Going back to my original thought of how the antique dealing world has changed, almost everything is done online these days. I get a lot of phone calls or e-mails from people who are rightly a little nervous about where to sell their silver tea sets online. It is a very impersonal experience. While I do, first and foremost, encourage people to take their time to find someone they trust and feel comfortable dealing with – I’ve made it my goal find a way to bridge these two worlds (the online and the offline).

Everyday I get e-mails from curious new customers who want to know more about their silver, I’ve contained my business exclusively within the state of Florida so that I can be available, not only through e-mail, but by phone and in person to offer the best price and instant cash on your silver and antiques.

I hope that, whether you are looking to sell your silver tea set or are looking for a stunning new addition to your next afternoon tea service, that you have a wonderful time discovering the vast history and artistry that has gone into countless styles of tea sets around the world.

antique-silver-estate-silver

Determining the True Value of Antique Silver Pieces

If you have some antique silver pieces that you are interested in selling, you might be wondering – how much is silver worth? In order to get the best deal for your antiques, it is important that you know the value of your items, and fortunately, there are many places to look for this information. If you need to know the real silverware value of your collection, try out some of these helpful suggestions.

Check Out Online Antique Websites

The Internet is a great place to find out more about the antiques in your collection, including what they might be worth. You can check out online sale sites like Live Auctioneers and eBay to see what similar items are selling for. There are a lot of websites that attract antique enthusiasts, so you might also want to connect with others in an online forum to get opinions on your antique silverware value.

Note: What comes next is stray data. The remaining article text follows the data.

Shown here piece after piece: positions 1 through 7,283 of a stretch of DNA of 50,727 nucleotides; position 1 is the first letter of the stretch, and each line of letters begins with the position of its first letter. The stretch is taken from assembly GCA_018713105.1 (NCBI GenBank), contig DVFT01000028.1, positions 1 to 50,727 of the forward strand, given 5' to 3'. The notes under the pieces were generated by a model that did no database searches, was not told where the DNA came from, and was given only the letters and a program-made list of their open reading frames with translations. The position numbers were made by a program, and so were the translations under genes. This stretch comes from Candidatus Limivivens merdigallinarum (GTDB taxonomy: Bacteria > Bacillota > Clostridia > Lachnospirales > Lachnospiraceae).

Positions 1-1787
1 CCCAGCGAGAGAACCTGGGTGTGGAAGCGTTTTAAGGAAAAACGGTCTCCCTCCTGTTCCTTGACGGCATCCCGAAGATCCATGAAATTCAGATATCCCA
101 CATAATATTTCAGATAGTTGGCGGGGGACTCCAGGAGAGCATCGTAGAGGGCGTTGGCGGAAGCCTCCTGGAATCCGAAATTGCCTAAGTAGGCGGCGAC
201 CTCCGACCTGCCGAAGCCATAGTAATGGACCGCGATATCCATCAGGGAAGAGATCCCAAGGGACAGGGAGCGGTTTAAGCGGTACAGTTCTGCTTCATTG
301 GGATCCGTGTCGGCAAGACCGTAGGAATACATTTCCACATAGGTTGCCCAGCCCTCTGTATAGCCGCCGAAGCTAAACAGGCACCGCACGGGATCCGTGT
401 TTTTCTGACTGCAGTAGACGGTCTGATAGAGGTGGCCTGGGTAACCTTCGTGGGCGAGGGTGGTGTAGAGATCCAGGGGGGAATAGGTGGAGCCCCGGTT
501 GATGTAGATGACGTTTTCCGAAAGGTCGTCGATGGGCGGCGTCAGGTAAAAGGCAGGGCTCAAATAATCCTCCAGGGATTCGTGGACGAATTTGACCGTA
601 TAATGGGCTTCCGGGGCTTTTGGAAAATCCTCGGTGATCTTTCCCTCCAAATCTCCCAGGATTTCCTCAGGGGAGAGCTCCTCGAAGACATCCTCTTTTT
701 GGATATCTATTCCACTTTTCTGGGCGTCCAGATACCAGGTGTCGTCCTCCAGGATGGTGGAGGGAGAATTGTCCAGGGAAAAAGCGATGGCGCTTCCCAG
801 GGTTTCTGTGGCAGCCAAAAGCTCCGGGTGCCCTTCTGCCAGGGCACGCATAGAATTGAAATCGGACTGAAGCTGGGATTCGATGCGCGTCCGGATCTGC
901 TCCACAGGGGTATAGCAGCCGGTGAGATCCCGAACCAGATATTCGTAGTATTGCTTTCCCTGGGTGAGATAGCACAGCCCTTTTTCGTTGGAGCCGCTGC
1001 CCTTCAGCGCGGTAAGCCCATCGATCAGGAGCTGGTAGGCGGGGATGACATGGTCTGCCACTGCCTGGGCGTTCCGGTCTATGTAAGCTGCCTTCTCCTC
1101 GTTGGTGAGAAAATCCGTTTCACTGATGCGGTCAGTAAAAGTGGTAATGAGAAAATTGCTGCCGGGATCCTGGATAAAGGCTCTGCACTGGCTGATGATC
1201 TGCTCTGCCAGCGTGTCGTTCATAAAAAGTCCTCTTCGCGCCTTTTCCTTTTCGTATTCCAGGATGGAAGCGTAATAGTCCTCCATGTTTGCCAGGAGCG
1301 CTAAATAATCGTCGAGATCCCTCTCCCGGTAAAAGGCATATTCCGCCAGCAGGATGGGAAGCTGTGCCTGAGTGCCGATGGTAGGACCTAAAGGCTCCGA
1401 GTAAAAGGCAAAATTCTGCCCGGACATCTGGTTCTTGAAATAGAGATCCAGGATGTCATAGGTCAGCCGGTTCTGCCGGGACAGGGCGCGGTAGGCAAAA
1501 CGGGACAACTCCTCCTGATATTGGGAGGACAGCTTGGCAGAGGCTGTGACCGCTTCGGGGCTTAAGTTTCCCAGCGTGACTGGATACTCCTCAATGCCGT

Walk Through an Estate Sale

An estate sale that is selling antique silver pieces similar to yours might also be a good place to find out more about your antique silverware value. Do some research online to find estate sales with antique silver on the list of sale items so that you don’t waste your time, and then take a walk through to see how those items are priced.

antique-silver-estate-silver

Consult with an Antique Dealer

If you have an antique silver piece and want to know how much it is worth, an antique dealer will be a good resource. Whether you want the value of an antique silverware set or silver jewelry, an antique dealer will have the knowledge and expertise to determine how much your collection is worth. With experience in antique silver pieces, knowledge of popular hallmarks, and the skill to determine sterling silver from silver plated items, you’ll leave with a good idea about the worth of your item.

At Antique Silver Buyers, we specialize in providing customers with a market analysis of their antiques. We can provide you with a pure silver, silverware value, or the amount your collection would likely sell for at an auction. If you are interested in selling, we’ll place a bid on your collection for just under the value. You’ll leave with money in your pocket without worrying about finding a buyer for your items.

Visit an Auction House

Auctioneers have experience with a variety of valuables and antiques, and they sell them off to the highest bidder. Chances are good that a local auction house or auctioneer has sold antique silver pieces just like yours, and they may remember how much the item sold for. An auctioneer might even be able to verify the authenticity of your antique silver piece, which is crucial in obtaining maximum value for your pieces.

antique-auction buyers

Don’t sell your antique silver pieces for less than they are worth. If you want to get the maximum return on your antique investment, take the time to do your homework. When you know the true value of your antiques, you can work to get the best deal on their sale.

a piece of white gold jewelry next to a piece of silver jewelry

What is the Difference Between Silver and White Gold?

Although sterling silver may look just like white gold, the truth of the matter is that there is a crucial and distinct difference between the two precious metals. If you were wondering why white gold is sold for more than silver—even though they look pretty much the same—read on.

White gold behaves differently than silver does

For one thing, silver tends to be harder than white gold. This means that, while they may look the same, the silver is more difficult to use when a jeweler is making precision engravings. Frequently rings, brooches, and other items of jewelry are crafted with names or messages engraved inside them. It is difficult for jewelers to pull this off with silver, so they turn to white gold.